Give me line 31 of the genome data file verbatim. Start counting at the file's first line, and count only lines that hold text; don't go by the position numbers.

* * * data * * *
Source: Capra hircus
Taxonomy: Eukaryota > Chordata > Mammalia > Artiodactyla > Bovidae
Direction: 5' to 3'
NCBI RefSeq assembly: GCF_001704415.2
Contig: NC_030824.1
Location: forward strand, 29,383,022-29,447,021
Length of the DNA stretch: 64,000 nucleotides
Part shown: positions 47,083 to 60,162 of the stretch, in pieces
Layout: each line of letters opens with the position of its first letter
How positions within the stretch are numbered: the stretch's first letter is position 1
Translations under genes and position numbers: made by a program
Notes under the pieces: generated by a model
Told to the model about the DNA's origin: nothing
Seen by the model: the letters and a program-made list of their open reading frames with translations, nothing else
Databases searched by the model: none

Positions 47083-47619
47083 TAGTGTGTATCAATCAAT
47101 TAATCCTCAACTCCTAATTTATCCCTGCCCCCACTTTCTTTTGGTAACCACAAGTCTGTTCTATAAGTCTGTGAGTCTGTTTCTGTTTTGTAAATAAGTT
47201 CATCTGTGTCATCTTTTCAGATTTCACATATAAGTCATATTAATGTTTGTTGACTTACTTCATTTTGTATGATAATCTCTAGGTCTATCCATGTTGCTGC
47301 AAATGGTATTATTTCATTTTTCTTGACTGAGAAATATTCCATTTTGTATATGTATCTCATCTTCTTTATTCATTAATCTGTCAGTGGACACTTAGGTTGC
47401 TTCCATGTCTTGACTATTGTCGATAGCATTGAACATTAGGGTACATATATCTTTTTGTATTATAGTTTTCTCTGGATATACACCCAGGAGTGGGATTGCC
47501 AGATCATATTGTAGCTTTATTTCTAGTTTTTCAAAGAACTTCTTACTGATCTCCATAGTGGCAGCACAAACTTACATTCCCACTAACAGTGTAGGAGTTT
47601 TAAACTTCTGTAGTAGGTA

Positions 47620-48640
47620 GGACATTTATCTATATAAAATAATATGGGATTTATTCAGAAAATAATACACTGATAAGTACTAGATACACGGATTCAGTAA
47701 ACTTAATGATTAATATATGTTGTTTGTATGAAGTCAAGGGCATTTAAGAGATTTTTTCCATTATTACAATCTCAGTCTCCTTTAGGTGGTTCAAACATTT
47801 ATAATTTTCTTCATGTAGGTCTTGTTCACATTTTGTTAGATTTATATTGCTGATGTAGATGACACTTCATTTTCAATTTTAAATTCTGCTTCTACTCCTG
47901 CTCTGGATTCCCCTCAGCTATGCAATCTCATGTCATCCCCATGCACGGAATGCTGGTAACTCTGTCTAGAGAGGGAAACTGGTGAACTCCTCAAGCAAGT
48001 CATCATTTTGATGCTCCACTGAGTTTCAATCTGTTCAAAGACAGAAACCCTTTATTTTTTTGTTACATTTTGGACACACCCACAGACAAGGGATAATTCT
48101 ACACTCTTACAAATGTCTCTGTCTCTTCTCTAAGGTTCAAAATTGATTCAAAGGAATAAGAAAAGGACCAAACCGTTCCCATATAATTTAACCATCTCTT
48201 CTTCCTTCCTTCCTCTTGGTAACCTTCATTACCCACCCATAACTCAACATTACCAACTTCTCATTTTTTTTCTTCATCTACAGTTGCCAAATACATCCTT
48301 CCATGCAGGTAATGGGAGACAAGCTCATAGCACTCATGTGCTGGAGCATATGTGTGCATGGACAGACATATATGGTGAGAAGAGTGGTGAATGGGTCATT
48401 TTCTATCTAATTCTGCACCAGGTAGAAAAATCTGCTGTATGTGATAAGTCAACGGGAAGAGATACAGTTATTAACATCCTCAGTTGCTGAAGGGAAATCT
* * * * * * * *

48201 CTTCCTTCCTTCCTCTTGGTAACCTTCATTACCCACCCATAACTCAACATTACCAACTTCTCATTTTTTTTCTTCATCTACAGTTGCCAAATACATCCTT